A WordPress Magical Moment

I had a WordPress Magical Moment in the last day. WordPress provides to blog authors a “dashboard” that can be used to modify the content and also to track readership. In particular, one option, called “BlogStats,” provides a simple graph showing the total number of blog posts read for each of the last thirty days.

Yesterday, while reviewing the graph — and as one of the hundreds of thousands of WordPress bloggers I know we all spend much more time that we are willing to admit looking at those stats [1] — I thought to myself, “Wouldn’t it be nice if WordPress provided a similar function for each post, so I could see how readership evolves, or decays, in the days after a post?”

This morning, when I logged into WordPress and fired up the Dashboard, I noticed two things:

  • The organization of the Dashboard had changed;
  • Next to each post was a link called “Stats.” When I clicked on one of them I saw just the display I had wished for less than a day earlier.

Magic! Absolute magic! Those WordPress folks had implemented a new function just because I thought of it. And I didn’t have to pay a dime. I didn’t even need to tell them of my desire — they knew it. I didn’t even have to blog about it, to make the case this would be a good idea. Indeed, it was if they had written the blog post for me, decided it made sense, written the code to implement this new function, tested it, and then installed it in their production system, all in less than 24 hours.

That is of course impossible. No project, even one based on open-source, is that magical. But I believe the following statements to be correct. In the next few posts I will try to describe what I believe happened, and in doing so show that open-source, while not magical in itself , can result in what seems to be magic.

  • If enough users wanted this function, it was only a matter of time until it was added;
  • If WordPress management didn’t think the function important, but a skilled user did, and that user had the needed programing skills, then they could add the function themselves.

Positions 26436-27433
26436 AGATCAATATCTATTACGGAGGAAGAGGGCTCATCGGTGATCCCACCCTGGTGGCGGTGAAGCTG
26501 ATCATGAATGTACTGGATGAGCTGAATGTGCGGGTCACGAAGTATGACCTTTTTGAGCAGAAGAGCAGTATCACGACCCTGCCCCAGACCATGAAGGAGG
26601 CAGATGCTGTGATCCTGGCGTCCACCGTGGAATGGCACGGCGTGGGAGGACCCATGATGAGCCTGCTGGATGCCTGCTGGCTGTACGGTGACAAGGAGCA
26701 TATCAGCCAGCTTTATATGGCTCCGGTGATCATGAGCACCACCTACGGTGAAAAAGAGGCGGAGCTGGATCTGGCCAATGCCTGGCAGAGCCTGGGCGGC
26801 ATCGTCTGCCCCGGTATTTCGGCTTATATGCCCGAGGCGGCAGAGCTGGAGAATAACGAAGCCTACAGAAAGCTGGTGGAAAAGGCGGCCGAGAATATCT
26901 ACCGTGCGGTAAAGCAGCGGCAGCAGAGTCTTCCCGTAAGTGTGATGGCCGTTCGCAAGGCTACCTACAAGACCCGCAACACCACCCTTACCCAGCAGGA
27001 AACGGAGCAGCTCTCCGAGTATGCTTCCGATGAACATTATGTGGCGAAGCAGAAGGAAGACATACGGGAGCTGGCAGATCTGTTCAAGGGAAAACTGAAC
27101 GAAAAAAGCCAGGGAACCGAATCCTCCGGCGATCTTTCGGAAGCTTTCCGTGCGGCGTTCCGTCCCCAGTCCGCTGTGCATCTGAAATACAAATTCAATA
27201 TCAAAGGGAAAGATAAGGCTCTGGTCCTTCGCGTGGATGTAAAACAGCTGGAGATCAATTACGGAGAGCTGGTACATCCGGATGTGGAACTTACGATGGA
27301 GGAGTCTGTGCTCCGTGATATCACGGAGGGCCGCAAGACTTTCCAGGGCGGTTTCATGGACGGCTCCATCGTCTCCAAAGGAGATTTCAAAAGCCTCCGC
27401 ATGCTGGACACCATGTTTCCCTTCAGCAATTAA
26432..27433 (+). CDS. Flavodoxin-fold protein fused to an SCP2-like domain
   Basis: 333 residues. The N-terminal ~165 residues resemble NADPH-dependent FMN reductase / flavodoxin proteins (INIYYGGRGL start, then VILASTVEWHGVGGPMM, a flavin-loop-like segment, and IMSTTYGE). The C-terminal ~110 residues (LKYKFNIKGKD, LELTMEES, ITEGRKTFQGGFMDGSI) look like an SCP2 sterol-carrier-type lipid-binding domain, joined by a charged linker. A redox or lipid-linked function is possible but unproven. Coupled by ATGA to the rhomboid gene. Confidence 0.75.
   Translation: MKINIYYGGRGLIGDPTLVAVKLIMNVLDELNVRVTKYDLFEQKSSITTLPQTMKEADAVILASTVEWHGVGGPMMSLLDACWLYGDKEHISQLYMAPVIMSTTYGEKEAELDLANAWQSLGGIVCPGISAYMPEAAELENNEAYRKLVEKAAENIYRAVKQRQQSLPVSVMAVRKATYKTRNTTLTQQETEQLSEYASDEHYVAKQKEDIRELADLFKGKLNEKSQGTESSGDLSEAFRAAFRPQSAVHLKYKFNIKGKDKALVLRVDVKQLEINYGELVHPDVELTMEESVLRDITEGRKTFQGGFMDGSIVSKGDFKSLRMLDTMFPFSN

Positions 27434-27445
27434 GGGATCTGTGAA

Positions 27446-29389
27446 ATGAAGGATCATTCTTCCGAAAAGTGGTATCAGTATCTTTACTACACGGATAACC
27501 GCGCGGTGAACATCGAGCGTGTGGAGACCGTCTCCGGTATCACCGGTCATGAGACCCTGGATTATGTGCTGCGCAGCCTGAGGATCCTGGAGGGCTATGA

• That if that programmer offered to provide the new function to the WordPress folks and they didn’t accept it, then the programmer could start their own variant of WordPress with the function and see to switch over some of WordPress’s existing bloggers.
  • Or that if the programmer who implemented this new functon decided it was so important that it provided a strategic advantage then the programmer could try to start their own company.
  • Neither of the above would happen. The function would eventually become part of WordPress.
  • Other new functions would be added, and I wouldn’t have to pay for any of them.
  • As the functions were added I could count on being able to continue blogging. Any interruptions to service would be minor. If they didn’t work any bugs would soon be fixed.
  • It makes no sense to learn about, or use, any other blogging software. WordPress is both open-source and sufficiently “good enough” that no meaningful competitors will appear.
  • It makes little sense to set up a WordPress blog outside of WordPress.com. The network advantages of working as part of the community are compelling.
  • And a few other things I will add later, but won’t now, as the hour is late (2AM)


      1. WordPress is very honest in that it doesn’t count an author’s own reading of a post as a valid read. WordPress could make bloggers quite humbles by also posting the number of times each day this click on “Blog Stats.”

One Comment

  1. Posted November 5, 2006 at 19:19 | Permalink | Reply

    The last note is pretty funny. 🙂

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